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for a period of time, during which i think both he himself as well as his purported political opponent mr anwar will try to put together a workable parliamentary majority, so that for example he will become the real prime minister or that his political opponent mr anwar will become one. so i think the race now is to put together as many members of parliaments as possible. where does this leave mr anwar and his supporters? is this really has last chance to become prime minister, which is a role that has eluded him for 20 years? i think dr mahathir is dead set against mr anwar taking power from, well, from dr mahathir, and from anwar‘s side he is perhaps a little bit anxious to take over as soon as possible. that is why you see this sort of, in a sense, i would described it as a counter—coup. not a traditional coup d'etat, but a counter—coup nonetheless, trying to forestall mr anwar‘s
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effort to unseat dr mahathir. thousands of fans have attended a memorial in los angeles for kobe bryant. the legendary us basketball player died in a helicopter crash last month — along with his 13—year—old daughter gianna, and seven others. the service was held at the staples arena, where kobe bryant played for the la lakers. the singer beyonce performed with a choir, and wore a gold suit, the colour of the los angeles lakers — bryant's team for two decades. among the speakers was kobe's wife vanessa who spoke of losing two of the people most dear to her. god knew they couldn't be on this earth without each other. he had to bring them home to heaven together. babe, you take
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ca re of heaven together. babe, you take care of ourgg. our correspondent, david willis was at the memorial service in la. only moments before this memorial service got under way came word that vanessa bryant, kobe bryant's widow had filed a wrongful death lawsuit against the company that supplied the helicopter that kobe bryant and his 13—year—old daughter gianna we re his 13—year—old daughter gianna were travelling on at the time of the cast. the lawsuit claims the pilot failed to take proper precautions in regards to the weather. it was very foggy at the time. it seeks recompense for the family's loss of financial support and for funeral expenses. now a federal enquiry into the cause of the ca i’s enquiry into the cause of the cars is still under way. meanwhile, the service here heard from former basketball legend michaeljordan and shakeel o'neill, from female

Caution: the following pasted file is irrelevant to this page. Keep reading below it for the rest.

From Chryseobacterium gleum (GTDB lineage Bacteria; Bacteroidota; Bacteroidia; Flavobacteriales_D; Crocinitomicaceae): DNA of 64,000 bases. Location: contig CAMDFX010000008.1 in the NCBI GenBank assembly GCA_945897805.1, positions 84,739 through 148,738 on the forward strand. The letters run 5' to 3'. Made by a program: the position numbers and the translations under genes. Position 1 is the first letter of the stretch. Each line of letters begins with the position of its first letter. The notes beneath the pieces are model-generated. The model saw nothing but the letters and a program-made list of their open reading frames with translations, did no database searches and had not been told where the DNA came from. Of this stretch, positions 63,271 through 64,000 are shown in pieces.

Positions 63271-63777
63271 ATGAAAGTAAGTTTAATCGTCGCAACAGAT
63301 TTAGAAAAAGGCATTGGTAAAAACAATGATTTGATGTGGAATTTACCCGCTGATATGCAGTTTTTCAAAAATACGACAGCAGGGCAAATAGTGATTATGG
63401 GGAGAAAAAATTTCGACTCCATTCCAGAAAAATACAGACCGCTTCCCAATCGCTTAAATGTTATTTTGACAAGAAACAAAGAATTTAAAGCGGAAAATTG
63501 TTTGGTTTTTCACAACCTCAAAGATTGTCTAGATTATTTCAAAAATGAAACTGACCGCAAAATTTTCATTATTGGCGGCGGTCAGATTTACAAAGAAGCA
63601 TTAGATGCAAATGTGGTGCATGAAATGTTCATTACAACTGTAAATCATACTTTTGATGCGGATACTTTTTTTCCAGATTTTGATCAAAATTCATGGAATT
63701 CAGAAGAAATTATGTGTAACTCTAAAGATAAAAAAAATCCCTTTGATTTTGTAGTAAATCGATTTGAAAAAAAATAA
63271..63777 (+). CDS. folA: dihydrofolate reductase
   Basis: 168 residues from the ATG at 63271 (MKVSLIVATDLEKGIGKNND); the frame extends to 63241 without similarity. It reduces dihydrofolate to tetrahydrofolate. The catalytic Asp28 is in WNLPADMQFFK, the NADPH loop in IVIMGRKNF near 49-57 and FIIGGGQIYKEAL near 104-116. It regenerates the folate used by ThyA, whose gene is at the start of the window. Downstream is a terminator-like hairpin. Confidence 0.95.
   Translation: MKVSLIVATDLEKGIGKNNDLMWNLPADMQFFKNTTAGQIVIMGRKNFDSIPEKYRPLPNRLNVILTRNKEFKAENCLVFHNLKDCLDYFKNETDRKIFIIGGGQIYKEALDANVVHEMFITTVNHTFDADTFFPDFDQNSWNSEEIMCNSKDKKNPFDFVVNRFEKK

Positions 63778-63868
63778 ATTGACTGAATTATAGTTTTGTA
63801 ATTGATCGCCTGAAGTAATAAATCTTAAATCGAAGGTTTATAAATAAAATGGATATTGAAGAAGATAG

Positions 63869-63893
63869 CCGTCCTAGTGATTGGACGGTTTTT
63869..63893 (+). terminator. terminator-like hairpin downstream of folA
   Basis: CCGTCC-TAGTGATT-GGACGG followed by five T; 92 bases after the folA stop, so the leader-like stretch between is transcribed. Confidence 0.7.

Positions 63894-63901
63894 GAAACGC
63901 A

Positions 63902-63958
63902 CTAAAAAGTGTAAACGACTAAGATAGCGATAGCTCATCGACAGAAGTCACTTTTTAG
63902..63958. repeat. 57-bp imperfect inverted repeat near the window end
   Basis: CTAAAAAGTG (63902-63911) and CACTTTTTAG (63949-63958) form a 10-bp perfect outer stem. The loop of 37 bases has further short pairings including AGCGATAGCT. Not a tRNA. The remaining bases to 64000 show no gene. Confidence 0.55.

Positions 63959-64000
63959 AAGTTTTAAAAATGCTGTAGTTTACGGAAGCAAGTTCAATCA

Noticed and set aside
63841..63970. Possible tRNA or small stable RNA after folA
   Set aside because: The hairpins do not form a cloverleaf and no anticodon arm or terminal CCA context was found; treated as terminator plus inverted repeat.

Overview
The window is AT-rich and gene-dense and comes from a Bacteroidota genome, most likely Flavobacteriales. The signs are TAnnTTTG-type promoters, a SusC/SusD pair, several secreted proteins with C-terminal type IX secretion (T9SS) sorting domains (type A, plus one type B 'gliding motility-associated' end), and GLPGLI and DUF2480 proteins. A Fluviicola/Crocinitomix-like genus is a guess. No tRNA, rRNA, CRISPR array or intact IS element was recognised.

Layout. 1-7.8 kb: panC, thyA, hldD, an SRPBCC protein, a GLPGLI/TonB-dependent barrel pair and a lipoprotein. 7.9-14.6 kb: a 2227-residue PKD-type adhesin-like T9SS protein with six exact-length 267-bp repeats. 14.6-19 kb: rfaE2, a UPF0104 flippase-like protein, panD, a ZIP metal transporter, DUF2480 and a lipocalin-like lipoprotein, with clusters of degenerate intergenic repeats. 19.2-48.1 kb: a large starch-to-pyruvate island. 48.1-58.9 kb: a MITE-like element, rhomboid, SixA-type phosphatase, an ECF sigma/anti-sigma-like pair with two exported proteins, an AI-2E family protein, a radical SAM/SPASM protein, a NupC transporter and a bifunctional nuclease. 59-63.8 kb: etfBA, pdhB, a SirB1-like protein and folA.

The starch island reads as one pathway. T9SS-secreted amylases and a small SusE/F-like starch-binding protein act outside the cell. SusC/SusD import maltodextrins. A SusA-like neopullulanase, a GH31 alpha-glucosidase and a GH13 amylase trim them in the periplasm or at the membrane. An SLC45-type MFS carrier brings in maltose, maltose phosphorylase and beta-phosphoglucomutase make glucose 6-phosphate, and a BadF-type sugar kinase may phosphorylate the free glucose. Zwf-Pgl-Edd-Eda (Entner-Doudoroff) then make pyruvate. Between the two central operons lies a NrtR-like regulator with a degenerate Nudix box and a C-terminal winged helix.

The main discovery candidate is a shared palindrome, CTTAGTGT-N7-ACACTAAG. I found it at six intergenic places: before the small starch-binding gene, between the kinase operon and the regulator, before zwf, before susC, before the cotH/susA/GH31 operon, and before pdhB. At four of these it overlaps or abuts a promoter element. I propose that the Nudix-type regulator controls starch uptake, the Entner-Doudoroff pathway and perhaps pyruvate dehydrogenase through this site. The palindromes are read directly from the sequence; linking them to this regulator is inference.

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basketball players who kobe brya nt basketball players who kobe bryant has mentored over the yea rs, bryant has mentored over the years, and there were musical tributes as well from beyonce and alicia keys. but the most moving, poignant moment was reserved for vanessa bryant who talked of her love for her husband and her 13—year—old daughter, gianna. our correspondent david willis with that report from the kobe bryant memorial in los angeles. you have been watching newsday. i'm kasia madera in london. and i'm sharanjit leyl in singapore. and let's end on an up note. an up—hop, in fact. it's the peculiar norwegian sport of rabbit jumping. it attracts around 60 competitors who take part ina miniature show—jumping course. the contestants insist no rabbit is forced to take part if it doesn't want to and they do all seem to enjoy